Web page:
A environmental advocacy group was critical of the Environmental Protection Agency's first formal decisions under the nation's new chemical oversight laws.
Richard Denison, a senior scientist with the Environmental Defense Fund, last week reviewed risk determinations for four chemicals published by the EPA — the first issued after President Obama signed the Frank R. Lautenberg Chemical Safety for the 21st Century Act into law.
The chemicals — which Denison speculated were picked because they were relatively "easy" cases — were deemed unlikely "to present an unreasonable risk" to human health or the environment.
Denison noted that the findings represented a key component of the new law, which, in part, requires the EPA to make affirmative safety decisions for new chemicals. He also wrote that the EPA's decisions, and its justifications for them, were made public, which occurred rarely under the Lautenberg Act's predecessor, the 1976 Toxic Substances Control Act.
"This, in my view, constitutes an unprecedented level of transparency for a program that has often felt like a 'black box' in the past," Denison wrote.
But Denison also wrote that substantial amounts of information — including the names of the substances, their uses and the applicant companies — remained confidential.
He added that environmental exposure data was generally predicted with estimation models, rather than measured, and suggested that projected chemical impacts on vulnerable subpopulations were "incomplete and insufficient."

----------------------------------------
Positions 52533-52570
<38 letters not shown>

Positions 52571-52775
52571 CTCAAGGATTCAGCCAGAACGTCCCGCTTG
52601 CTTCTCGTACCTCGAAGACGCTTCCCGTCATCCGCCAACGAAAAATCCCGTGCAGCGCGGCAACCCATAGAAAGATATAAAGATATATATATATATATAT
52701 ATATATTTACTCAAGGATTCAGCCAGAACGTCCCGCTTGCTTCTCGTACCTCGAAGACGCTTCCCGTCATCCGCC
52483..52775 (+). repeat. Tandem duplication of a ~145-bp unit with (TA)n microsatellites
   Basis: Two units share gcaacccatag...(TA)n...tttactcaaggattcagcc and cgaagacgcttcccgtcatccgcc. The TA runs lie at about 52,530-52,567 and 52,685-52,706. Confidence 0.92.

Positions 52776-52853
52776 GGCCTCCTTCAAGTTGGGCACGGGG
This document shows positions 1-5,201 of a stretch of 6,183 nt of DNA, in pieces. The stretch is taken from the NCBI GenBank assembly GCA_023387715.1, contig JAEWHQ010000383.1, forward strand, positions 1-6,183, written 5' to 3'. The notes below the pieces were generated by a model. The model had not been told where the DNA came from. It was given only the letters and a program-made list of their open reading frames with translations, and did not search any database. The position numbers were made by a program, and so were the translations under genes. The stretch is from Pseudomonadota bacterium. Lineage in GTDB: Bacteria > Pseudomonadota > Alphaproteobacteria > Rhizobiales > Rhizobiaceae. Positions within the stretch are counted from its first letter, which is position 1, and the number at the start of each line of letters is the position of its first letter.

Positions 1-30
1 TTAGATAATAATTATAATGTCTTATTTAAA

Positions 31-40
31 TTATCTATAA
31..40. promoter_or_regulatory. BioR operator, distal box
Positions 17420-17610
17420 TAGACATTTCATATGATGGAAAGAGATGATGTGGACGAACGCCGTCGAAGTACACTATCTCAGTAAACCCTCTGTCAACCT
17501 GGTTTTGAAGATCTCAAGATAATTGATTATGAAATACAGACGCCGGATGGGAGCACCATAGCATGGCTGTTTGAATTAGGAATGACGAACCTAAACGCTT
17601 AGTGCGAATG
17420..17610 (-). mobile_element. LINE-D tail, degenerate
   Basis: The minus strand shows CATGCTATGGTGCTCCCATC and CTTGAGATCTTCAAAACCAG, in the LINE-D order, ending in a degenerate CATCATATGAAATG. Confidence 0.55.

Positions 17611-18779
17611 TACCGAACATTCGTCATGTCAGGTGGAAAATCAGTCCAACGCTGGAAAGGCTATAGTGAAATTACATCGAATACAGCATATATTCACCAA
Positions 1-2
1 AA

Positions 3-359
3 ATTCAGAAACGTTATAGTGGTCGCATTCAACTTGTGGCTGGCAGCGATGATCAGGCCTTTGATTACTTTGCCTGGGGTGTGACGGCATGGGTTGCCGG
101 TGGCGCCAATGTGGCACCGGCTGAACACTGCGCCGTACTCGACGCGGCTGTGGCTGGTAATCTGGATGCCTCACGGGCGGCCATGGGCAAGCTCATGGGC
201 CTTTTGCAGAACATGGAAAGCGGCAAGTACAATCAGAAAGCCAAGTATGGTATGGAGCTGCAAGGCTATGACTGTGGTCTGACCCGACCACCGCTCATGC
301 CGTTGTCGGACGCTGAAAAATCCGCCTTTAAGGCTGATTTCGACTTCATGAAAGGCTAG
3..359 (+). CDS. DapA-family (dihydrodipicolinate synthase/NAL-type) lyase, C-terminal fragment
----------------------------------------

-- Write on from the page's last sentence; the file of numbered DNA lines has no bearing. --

"In dealing with less 'easy' cases, EPA needs to do more to ensure and communicate that its review is based on information sufficient to make the affirmative finding the new law requires," Denison wrote.
Despite the EDF's concerns, the Lautenberg Act was generally supported by both industry and environmental groups as an alternative to the outdated TSCA.
Some analysts, however, questioned whether the EPA was equipped to handle its substantial new responsibilities under the law. One expert suggested that analyzing an initial list of "high-priority" chemicals alone could take decades.
The EPA's initial "roadmap" for implementing the law acknowledged its new requirements and "comparatively short timelines," but vowed to take "these responsibilities and deadlines seriously."